Fluid hospital is the result of a comprehensive analysis of the metrics and parameters that define hospitals–highly complex healthcare facilities–and serves to reduce considerably and guarantee the processes of design, construction, fitting-out and commissioning, with all necessary services, tailored to each client.
The new hospital in Machala, Ecuador, with a surface area of 23,800 m2 to provide a service to its 300,000 inhabitants, is the first project built according to the criteria of the fluid hospital typological model, developed by PMMT, the Barcelona- and Madrid-based architecture practice specialising in healthcare architecture. The facility was planned in keeping with the need to provide the canton of Machala and those around it with a first-rate hospital to replace the existing one, within a year. It is precisely these requirements of planning and construction deadlines that make the new fluid hospital model ideal.
The fluid hospital consists in defining the parameters which, correctly combined, guarantee the good functioning of the healthcare building, customising it from the outset and allowing adaptation to future changes. This involves parametrising the organisation and location of the corridors according to use (public, healthcare, maintenance, supplies…), the metrics of the layout and blocks, the modulation of the façade, strategies for future extension, vehicular access, location and hierarchy of entrances, installations, and other regulations that are vital for the start of construction work.
Furthermore, since this study was drawn up for the typology of a hospital, a highly complex healthcare facility, the resulting tool adapts to any metric or circumstance: it defines a series of rules, metrics and strategies that are common to all healthcare facilities and guarantees their correct functioning, whatever the particular conditions of each client, country or healthcare model.
The design for Machala hospital is based on the repetitive idea of a large container that is broken down into the sequential insertion of courtyards, the separation of circuits (healthcare/ patient) and the differentiation of entrances: general, emergency, morgue, dialysis and supplies. The singularisation of these entrances and circuits, their relation in floor plan and cross-section, and the thought-provoking interplay of roofs, transparencies and lines of sight guarantees overall unity.
The proposal takes as a reference the extensions that make up the different city blocks, producing an implantation that links the representative institutional role of the new hospital with the commitment to providing a landmark for the city of Machala and El Oro province. These conditions, alongside those arising from the brief, functional needs and design strategies, materialise in a forceful building with well-defined volumes, formalised by its decided occupation of the site in keeping with two determining criteria: the functional choice of open-plan spaces and a firm commitment to segregation of functional units.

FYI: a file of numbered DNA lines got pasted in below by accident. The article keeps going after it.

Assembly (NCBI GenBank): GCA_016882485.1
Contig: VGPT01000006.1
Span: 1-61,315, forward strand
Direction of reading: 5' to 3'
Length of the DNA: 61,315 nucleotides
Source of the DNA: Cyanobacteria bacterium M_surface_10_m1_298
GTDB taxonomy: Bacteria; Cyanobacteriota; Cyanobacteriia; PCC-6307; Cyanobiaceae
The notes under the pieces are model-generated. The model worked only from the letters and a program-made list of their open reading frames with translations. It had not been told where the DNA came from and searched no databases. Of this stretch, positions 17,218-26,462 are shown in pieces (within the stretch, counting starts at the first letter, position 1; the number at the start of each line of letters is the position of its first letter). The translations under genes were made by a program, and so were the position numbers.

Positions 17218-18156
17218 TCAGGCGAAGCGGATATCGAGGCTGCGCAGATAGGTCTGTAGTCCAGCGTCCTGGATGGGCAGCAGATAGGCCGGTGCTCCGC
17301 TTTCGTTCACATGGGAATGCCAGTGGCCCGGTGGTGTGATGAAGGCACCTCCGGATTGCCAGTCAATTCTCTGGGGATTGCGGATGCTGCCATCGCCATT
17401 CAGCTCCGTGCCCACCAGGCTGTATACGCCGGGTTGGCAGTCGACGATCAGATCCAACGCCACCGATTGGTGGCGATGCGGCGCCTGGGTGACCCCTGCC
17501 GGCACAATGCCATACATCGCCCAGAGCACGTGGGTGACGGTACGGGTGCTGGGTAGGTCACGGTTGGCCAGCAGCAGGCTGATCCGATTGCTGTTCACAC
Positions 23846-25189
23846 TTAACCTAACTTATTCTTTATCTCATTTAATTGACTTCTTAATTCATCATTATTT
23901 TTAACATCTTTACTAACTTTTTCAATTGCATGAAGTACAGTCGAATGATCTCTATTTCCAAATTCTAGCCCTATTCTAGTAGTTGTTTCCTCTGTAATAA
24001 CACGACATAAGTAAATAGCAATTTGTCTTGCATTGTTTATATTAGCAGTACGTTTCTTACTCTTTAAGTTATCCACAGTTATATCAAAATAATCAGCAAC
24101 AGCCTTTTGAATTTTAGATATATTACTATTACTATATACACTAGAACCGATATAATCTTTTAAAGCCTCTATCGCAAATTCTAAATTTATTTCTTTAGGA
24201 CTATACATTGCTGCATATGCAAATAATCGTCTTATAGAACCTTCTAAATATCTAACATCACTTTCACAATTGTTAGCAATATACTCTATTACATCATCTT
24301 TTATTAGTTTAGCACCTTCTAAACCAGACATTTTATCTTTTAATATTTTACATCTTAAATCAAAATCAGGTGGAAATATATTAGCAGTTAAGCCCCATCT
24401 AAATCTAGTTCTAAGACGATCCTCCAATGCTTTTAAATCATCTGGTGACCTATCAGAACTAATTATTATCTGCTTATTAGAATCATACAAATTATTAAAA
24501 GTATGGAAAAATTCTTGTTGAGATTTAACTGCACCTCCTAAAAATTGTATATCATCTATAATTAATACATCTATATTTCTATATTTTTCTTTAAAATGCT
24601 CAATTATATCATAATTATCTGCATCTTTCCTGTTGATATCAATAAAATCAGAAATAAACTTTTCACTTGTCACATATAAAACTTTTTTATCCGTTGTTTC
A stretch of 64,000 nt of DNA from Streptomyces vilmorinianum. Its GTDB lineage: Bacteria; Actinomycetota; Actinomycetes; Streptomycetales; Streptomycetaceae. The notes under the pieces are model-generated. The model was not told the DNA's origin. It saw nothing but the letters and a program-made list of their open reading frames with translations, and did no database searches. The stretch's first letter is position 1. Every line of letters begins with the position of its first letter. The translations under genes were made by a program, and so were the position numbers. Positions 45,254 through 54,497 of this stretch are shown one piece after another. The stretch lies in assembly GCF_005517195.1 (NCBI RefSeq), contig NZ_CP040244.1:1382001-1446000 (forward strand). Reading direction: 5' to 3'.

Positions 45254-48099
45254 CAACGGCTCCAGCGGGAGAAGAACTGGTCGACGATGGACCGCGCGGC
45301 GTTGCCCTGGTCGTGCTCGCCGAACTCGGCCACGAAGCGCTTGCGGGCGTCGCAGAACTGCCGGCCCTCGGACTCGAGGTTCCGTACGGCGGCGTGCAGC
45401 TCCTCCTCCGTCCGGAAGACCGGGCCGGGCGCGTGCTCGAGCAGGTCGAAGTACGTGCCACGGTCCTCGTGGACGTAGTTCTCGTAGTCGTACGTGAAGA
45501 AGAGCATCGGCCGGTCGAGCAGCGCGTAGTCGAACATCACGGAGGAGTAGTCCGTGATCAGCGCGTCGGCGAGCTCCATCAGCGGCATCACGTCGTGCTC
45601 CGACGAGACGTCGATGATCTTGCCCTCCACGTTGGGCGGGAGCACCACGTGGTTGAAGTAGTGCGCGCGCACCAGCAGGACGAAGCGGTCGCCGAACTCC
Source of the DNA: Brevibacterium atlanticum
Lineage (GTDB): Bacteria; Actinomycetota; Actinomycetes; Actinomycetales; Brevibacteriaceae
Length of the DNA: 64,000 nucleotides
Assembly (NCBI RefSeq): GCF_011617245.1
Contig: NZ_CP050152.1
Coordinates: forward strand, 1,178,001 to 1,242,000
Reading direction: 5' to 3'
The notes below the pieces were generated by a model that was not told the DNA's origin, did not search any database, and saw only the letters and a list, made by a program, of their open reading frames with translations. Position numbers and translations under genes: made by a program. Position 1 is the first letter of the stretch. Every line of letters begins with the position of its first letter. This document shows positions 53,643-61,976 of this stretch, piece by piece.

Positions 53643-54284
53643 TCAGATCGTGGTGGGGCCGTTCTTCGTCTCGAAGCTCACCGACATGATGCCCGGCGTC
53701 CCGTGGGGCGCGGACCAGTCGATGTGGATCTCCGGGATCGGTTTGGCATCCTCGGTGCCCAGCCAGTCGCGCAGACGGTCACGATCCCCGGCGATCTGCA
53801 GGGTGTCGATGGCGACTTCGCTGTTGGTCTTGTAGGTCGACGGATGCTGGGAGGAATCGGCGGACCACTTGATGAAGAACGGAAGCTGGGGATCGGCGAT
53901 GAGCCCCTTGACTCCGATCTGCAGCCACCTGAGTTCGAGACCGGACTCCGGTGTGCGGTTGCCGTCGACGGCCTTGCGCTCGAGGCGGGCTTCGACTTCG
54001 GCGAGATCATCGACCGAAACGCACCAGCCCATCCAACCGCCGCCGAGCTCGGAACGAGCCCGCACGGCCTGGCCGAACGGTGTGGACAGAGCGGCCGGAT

In this way, the building colonises the site on which it stands, strategically distributing the services on three floors, with the different entrances highlighting its implantation and allowing a Cartesian arrangement of its four façades. The functional floor plan is mostly accommodated on the ground floor, accessed by the different entrances. The rest of the functional programme and the service installations are laid out in a three-floor volume.
The location and volume of the hospital mark a boundary. The building with its large horizontal prisms, perforated by courtyards resting on the original site, is tensed between two realities, and the resulting space is modular, extrovert, malleable, fluid, flexible, interchangeable, polycentric and sectored.
In construction terms it is a modular system using a single basic module of 7x7m. In functional terms, construction is also modular according to the level of accessibility of the different services, with a bottom-up organisation of more public, ambivalent and restricted areas. These areas are connected perpendicularly by wide “covered streets”.
To create an extrovert building that is open to the light, the façades are treated as a barrier to the hostile conditions of the setting (roads, climatology...), closed to east and west, and open to the more favourable north and south, allowing optimum ventilation. The composition of the façades, with a calculated arrangement of openings for windows and corridors, is assisted by the raised location, protecting the interior from curious eyes.
The bare brickwork of the lengthwise façades gives the building its representative image of a solid volume, studiously perforated by courtyards. The crosswise façades provide a counterpoint, sheltering the building from the surrounding streets by means of micro-perforated steel sheeting that allows hospital visitors to see out while providing protection from the traffic.
The hospital has a promenade that runs perpendicular to the north entrance, providing access for staff and patients from their respective car parks. The rest of the site is landscaped using the same scheme as the built area, with paths instead of corridors, and plantations of shady native vegetation to delimit outdoor areas.
Machala hospital is the first fluid hospital to be built and completed, and demonstrates the success of this parametrised model of hospital architecture that has achieved its initial aim of being designed, built and opened in less than a year. At present there are another two examples of this new typological model, in Ecuador and Bolivia, and work is under way on another three projects in Bolivia and Angola.